Don't leave late-cut grass in the swath

After this summer’s drought, late-cut grass will provide a much-needed boost to low silage stocks on many farms.

Usefully, grass growth has also been good of late – producing lush, thick swards of reasonable quality albeit with low Dry Matters.

Worryingly, however, from field observations, it appears not everyone is taking the appropriate steps to prepare grass crops properly for ensiling.

What are the risks?

If you don’t wilt these lush crops properly, not only do you risk increased silage effluent from their higher water content, but also a poorer fermentation.

This is because the high moisture levels in the grass will dilute the beneficial acid produced during the fermentation process, which is needed to ‘pickle’ the grass and preserve it. The result is the pH will take longer to fall, allowing undesirable microbes to ‘feed’ on the silage for longer – reducing tonnes of dry matter and quality.

To wilt properly, don’t leave grass in the swath after cutting. Instead, spread it straightaway. The wider you spread it, the faster it will wilt.

Spreading the grass is always important, but at this time of year there is no way that you can achieve a target dry matter of 30% without spreading the swath. Moving the grass will rapidly increase speed of wilt but be aware that if ground conditions are soft make sure the tedders and rakes are set up properly to avoid soil contamination. Left unspread in the swath it will not reach reasonable dry matter to give a good fermentation - It’s amazing how much it will dry if you spread it out.

Other ‘watch points’ with late-cut grass

As well as high moisture levels in grass posing a risk, another ‘watch point’ is the increased risk of soil contamination of grass due softer ground conditions during cutting and harvesting. This can introduce undesirable bacteria into the clamp.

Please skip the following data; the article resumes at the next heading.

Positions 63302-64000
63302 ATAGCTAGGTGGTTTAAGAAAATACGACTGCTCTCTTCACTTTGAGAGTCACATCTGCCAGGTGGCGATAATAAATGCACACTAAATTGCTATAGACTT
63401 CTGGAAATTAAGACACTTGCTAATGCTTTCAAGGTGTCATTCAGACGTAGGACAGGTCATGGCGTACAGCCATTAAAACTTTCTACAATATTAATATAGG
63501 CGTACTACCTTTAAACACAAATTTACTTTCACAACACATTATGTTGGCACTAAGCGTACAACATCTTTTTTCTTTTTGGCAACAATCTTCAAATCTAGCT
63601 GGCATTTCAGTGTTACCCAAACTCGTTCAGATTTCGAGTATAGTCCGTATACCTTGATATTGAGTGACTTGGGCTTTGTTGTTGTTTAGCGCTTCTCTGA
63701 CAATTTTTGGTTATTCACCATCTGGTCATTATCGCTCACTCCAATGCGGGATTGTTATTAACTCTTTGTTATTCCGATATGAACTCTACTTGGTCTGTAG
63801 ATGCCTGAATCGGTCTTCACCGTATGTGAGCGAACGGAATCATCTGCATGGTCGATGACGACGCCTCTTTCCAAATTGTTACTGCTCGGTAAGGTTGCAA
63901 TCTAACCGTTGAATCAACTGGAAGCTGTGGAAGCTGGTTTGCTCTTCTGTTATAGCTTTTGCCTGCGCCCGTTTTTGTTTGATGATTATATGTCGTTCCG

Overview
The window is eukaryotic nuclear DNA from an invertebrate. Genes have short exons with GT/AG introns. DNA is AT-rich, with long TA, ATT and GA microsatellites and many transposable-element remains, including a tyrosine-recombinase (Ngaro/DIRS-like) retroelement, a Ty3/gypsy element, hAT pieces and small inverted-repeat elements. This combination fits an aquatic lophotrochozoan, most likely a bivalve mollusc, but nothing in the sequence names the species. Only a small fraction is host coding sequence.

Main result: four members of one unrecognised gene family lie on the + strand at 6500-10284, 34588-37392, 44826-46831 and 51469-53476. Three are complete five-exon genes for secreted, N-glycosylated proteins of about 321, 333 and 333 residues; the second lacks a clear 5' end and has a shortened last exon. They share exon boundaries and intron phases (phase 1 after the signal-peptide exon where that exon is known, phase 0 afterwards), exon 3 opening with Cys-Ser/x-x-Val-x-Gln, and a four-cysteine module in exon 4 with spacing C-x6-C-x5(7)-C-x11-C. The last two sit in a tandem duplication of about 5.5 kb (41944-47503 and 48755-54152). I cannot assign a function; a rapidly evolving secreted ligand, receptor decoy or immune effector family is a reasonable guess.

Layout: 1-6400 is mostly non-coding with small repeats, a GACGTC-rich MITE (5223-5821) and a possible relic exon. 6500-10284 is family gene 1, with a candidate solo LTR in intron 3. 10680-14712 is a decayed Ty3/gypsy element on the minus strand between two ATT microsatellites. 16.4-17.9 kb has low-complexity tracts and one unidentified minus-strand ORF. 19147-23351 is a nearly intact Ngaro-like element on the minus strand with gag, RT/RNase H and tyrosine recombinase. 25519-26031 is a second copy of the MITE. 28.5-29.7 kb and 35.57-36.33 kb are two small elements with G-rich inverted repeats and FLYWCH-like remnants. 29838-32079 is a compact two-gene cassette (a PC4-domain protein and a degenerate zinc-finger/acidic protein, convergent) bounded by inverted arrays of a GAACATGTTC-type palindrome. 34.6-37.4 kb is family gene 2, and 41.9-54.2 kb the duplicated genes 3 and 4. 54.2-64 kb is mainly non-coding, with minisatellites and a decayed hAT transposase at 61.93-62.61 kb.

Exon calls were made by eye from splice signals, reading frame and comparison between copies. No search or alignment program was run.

At the same time, the number of any beneficial fermentation bacteria present on the grass is likely to be lower at this time of year, because of colder temperatures.

Plus, sugars (which are needed for fermentation) are likely to be in shorter supply, because of lower levels of photosynthesis due to less sunlight and shorter days.

Compelling case

All these factors provide an even more compelling case for using a proven bacterial additive to help later-cuts, so that you convert the limited sugars that are available into beneficial acid more efficiently – therefore killing off undesirable microbes before they take hold and have chance to deplete the quantity and quality of what’s in the clamp.

In grass silage trials, treating with Ecosyl has been shown to save dry matter by 3.7% over untreated silage. That’s equivalent to a having an extra 37 tonnes to feed from a 1,000 tonne clamp.

That is even before taking into account improvements in silage quality that treating with Ecosyl has delivered – such as improved protein preservation and improved digestibility.

No wonder, then, that Ecosyl-treated silage has also been shown to improve milk yield per cow day.

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